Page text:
Unless you are a big time fan of the NBA (and were in the 80’s and 90’s as well), there is little chance you know the name Arvydas Sabonis. But, whether you know the name or not, Sabonis was perhaps the best basketball player on the planet during his prime. Problem is, various factors kept him from playing in the NBA until he was well past his prime.
Sabonis was born in the Lithuanian area of the Soviet Union and didn’t actually take up the sport of basketball until he was 13 years old. And at 15, and after only playing ball for two years, he became a member of the Soviet national junior team. He began his professional career at the age of 17 with BC Zalgiris and won three consecutive Soviet Legaue titles with them and also reached the 1986 Euroleague finals with them.
He was selected by the Hawks in the 1985 Draft, but the fact that he was under 21 disqualified him from playing in the NBA. The following year he suffered a horrific Achilles injury but was STILL selected in the first round of the 1986 NBA Draft by the Trail Blazers. But again, he was unable to join the NBA because Soviet officials wouldn’t allow it. This was because, at the time, Sabonis was far and away the best player in Europe.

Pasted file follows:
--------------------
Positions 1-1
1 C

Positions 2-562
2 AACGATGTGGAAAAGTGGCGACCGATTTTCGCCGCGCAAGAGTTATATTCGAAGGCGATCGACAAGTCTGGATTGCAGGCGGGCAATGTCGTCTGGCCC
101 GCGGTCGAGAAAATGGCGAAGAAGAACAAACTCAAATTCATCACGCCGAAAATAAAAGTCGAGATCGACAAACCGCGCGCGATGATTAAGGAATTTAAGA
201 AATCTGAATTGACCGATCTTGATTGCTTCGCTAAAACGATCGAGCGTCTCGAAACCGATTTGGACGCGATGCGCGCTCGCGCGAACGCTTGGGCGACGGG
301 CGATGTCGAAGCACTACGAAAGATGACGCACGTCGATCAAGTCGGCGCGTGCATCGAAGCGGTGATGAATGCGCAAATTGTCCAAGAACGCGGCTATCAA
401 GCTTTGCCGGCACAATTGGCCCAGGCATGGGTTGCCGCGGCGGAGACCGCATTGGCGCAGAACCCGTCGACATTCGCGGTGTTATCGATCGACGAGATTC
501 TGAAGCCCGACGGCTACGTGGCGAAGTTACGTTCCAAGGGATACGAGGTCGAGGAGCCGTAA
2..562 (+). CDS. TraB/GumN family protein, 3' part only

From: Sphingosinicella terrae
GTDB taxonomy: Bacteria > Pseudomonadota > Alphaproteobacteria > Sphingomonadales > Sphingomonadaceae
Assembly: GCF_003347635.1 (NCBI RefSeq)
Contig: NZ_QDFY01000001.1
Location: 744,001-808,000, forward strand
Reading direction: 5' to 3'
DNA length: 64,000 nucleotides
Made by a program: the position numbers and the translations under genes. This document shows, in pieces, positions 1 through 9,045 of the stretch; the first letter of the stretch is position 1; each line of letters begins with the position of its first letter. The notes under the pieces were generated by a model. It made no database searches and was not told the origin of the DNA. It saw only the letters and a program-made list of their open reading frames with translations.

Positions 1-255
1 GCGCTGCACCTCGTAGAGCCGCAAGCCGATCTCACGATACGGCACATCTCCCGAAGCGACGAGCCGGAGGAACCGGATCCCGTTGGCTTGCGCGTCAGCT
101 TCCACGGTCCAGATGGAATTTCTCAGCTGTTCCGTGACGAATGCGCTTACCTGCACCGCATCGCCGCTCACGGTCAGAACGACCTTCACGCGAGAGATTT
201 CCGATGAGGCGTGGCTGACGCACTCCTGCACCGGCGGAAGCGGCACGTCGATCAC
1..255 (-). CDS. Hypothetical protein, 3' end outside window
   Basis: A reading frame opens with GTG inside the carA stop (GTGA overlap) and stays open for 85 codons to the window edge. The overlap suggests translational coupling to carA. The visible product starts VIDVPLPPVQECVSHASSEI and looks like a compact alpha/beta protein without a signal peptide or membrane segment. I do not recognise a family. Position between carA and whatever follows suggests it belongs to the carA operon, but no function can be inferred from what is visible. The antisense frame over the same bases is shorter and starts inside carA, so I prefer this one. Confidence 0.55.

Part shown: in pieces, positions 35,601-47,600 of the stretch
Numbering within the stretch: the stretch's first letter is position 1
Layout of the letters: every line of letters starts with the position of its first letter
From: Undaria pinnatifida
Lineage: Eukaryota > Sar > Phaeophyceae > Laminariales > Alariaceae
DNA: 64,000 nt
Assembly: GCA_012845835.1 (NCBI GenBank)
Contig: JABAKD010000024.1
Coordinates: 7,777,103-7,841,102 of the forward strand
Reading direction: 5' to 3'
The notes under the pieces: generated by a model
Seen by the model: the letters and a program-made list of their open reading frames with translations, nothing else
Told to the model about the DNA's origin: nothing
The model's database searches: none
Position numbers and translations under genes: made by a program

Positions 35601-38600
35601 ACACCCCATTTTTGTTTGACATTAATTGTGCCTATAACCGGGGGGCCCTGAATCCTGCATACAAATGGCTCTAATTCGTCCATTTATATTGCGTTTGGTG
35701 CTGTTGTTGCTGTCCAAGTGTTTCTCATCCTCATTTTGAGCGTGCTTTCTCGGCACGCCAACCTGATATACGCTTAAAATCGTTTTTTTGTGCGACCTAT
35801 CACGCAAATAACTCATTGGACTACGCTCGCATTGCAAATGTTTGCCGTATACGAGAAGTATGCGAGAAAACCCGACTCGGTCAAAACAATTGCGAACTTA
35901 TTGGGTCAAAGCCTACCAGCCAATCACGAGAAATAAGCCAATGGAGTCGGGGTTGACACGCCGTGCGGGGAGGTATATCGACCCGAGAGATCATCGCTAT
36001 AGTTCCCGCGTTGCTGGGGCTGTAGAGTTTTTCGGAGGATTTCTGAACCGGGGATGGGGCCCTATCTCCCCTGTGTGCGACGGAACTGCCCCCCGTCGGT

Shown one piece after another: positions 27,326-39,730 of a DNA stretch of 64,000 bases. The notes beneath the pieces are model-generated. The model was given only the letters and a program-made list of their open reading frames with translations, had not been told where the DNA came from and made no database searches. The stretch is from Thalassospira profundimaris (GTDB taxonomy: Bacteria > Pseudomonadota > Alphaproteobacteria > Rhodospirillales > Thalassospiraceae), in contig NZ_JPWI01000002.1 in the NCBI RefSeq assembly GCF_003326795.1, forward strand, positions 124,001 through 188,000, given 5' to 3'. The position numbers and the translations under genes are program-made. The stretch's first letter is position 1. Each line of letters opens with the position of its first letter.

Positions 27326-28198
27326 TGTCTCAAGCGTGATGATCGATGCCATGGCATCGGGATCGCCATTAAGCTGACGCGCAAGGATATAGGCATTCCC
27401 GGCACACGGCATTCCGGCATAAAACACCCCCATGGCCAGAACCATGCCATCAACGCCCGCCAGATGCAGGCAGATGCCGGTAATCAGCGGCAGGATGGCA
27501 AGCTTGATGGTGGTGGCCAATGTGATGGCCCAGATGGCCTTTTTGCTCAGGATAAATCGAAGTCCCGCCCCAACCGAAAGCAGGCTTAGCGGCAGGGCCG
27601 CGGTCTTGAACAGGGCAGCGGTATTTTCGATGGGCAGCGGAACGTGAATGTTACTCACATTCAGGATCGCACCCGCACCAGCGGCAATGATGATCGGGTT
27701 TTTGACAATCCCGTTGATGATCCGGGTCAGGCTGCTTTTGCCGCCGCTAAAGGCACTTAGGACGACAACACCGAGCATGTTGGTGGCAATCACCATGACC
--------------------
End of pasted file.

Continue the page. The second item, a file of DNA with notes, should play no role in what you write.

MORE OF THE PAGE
During his European basketball career, he was named the best European basketball player in the world 6 times and also found success in the Olympics, winning a gold medal for the Soviet Union and two bronze medals for Lithuania (once the Soviet Union fell). Unfortunately for Sabonis, an extremely robust schedule and almost no rest in the mid to late 80s led to some serious health concerns.
He had countless lower body and leg injuries, which weren’t given enough time to heal. He was so crucial to every team he played for and teams often overplayed him, even with injuries. Despite this, he still dominated in Europe and, in 1994, he finally came over to the NBA. But when the Blazers team doctor looked at his history and x-rays, he made a claim that Sabonis could actually qualify as being handicapped based on his injuries. Even with this knowledge, the Blazers still brought him in and he enjoyed career averages of 12 ppg, 7 rpg and 2 apg during his 7 years with the Blazers.
And while those averages may not look like much, you have to understand the situation he faced once he got into the NBA. By the time he suited up for the Blazers, he was not only 31 years old, but had also had upwards of five major leg injuries that weren’t allowed time to heal. He was also overplayed and burnt out for the better part of a decade. When you take that into consideration, he did pretty damn well.
Many basketball media members believe that if he would have come here when he was originally drafted as a 20 or 21 year old, he could have easily gone down as a top 5 center of all time as he could pass, shoot and dominate the paint.